Evaluation of epigenetic processes therefore represents a logical next step in understanding coral gene expression and phenotypic variation. While recent annotation of the Acropora digitifera genome revealed a broad repertoire of genes involved in DNA methylation and other epigenetic processes (Dunlap 2013), to date, only one study has investigated possible roles of epigenetic processes in corals (Dixon 2014). Germline DNA methylation patterns in the transcriptome of Acropora millepora corroborated findings reported in studies of other invertebrate species (Dixon 2014). Most interestingly, genes that were differentially expressed in response to a common garden transplantation experiment were among the genes exhibiting lower levels of germline methylation (Dixon 2014). This finding further supports studies on invertebrates showing that hypomethylated genes tend to be those with inducible functions (Gavery 2010), (Sarda 2012).

Coral gene expression studies continue to expand, providing rich datasets to further probe the relationship between DNA methylation and gene function. In this study, we performed a comprehensive evaluation of germline methylation patterns in reef corals by examining the transcriptomes of six scleractinian coral species. Germline methylation levels in these data were inferred based on the hypermutability of methylated cytosines, which leads to a reduction in CpG dinucleotides over evolutionary time (Sved ). These data were then matched with gene ontology information, permitting evaluation of methylation patterns associated with broad categories of biological processes. Lastly, in three of the six species, we evaluated germline methylation patterns in genes involved in response to thermal stress and ocean acidification.


Transcriptome data sources

The transcriptomes of six scleractinian coral species were evaluated to determine germline methylation patterns in relation to gene function and activity. Species examined included Acropora hyacinthus, A. millepora, A. palmata, Pocillopora damicornis, Porites astreoides, and Stylophora pistillata (Table 1). These transcriptomes reflect a range of life history stages. Some transcriptomes were developed from life history stages that had not yet been infected with symbiotic dinoflagellates (Symbiodinium spp.), while others used bioinformatic techniques to filter out putative Symbiodinium sequences. However, two of the transcriptomes (P. damicornis and S. pistillata) were developed from adult corals and did not remove putative symbiont sequences. We therefore applied a filtering step to these transcriptomes by comparing them to Symbiodinium clade A and B transcriptomes from (Bayer 2012) using blastn (version 2.2.29). An evalue threshold of of 10-5 was used for these queries, and all matched sequences were removed from further analyses. Details of blastn query and filtering are provided (

Table 1. Transcriptomes used in this study

Organism Life history stage Method No. Contigs Reference
Acropora hyacinthus Adult Illumina 33,496 Barshis et al. (2013)(Barshis 2013)
Acropora millepora Embryo to adult 454 & Illumina 52,963 Moya et al. (2012)(Moya 2012)
Acropora palmata Larval 454 88,020 Polato et al. (2011)(Polato 2011)
Pocillopora damicornis Adult Illumina 72,890 Vidal-Dupiol et al. (2013)(Vidal-Dupiol 2013)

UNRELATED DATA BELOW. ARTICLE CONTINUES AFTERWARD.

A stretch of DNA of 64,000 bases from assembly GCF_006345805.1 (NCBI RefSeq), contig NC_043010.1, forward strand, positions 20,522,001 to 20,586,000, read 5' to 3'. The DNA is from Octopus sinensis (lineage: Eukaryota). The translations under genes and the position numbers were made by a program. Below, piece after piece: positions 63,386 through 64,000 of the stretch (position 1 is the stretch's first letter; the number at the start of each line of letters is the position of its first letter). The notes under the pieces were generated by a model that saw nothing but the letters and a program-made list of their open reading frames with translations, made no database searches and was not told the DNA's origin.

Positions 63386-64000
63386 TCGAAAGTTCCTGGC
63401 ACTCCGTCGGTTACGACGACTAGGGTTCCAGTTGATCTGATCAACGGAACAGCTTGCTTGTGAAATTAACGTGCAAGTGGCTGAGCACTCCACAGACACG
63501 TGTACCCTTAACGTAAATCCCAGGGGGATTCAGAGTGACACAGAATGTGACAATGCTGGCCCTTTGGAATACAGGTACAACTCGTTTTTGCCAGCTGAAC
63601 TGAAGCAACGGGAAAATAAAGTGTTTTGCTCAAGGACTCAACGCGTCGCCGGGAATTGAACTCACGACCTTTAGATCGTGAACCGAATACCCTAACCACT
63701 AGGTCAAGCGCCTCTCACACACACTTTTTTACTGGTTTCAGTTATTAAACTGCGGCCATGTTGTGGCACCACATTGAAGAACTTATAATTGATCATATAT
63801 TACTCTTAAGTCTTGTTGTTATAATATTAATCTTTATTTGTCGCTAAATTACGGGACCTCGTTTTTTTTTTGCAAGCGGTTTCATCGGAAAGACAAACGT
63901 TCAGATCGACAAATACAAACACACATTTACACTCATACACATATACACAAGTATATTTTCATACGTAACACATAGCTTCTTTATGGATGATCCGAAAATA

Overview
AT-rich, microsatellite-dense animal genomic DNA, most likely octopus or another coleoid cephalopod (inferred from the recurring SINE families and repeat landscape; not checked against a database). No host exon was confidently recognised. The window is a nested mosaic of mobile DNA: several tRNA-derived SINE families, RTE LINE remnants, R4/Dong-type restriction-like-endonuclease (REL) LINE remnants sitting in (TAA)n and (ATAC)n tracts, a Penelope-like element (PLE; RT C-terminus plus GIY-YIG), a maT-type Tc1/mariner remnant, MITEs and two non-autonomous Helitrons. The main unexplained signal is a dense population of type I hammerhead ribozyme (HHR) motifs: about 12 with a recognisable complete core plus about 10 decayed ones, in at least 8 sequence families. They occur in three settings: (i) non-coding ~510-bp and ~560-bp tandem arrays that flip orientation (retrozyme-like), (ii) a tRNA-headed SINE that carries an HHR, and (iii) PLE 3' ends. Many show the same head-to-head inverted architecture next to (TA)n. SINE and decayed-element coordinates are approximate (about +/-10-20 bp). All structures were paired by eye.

Porites astreoides Adult 454 30,740 Kenkel et al. (2013)(Kenkel 2013)
Stylophora pistillata Adult 454 15,052 Karako-Lampert et al. (2014)(Karako-Lampert 2014)

$$ Illumina is Company - 454 is platform, several types of Illumina platforms.

Differentially expressed gene datasets

In addition to analyzing whole transcriptomes, we also examined genes differentially expressed in response to environmental stressors for the three acroporid species. For A. hyacinthus and A. millepora these gene sets were derived from the same studies that developed the reference transcriptomes ((Barshis 2013), (Moya 2012)), and for A. palmata differentially expressed genes sets were reported in (Polato 2013)(Polato Nicholas R.; Baums 2013) (Table 2).

Table 2. Differentially expressed gene sets examined

Organism Life history stage Method No. Contigs Environmental factor Reference
Acropora hyacinthus Adult sequencing 484 Thermal stress Barshis et al. (2013)(Barshis 2013)
Acropora millepora Juvenile sequencing 234 Ocean acidification Moya et al. (2012)(Moya 2012)
Acropora palmata Larval microarray 2002 Thermal stress Polato et al. (2013)(Polato 2013)(Polato Nicholas R.; Baums 2013)


To maintain consistency in comparing datasets, all transcriptomes and differentially expressed gene sets were compared to the UniProt/Swiss-Prot protein database (version 2/17/2015) using Blastx (version 2.2.29) with an evalue threshold of 10-5.
To further annotate genes with functional categories, corresponding Gene Ontology Slim (GOSlim) biological process were identified. Details of annotation are provided in jupyter notebooks in accompanying repository (

Predicted germline methylation

Germline methylation levels were inferred based on the hypermutability of methylated cytosines, which tend towards conversion to thymines over evolutionary time. This results in a reduction in CpG dinucleotides, meaning that heavily methylated genomic regions are associated with reduced numbers of CpGs. Thus, methylation patterns that have been inherited through the germline over evolutionary time can be estimated using the ratio of observed to expected CpG, known as CpG O/E. Germline DNA methylation estimated by analysis of CpG O/E is highly correlated with direct assays of methylation ((Suzuki 2007), (Sarda 2012), (Gavery 2013)). CpG O/E was defined as: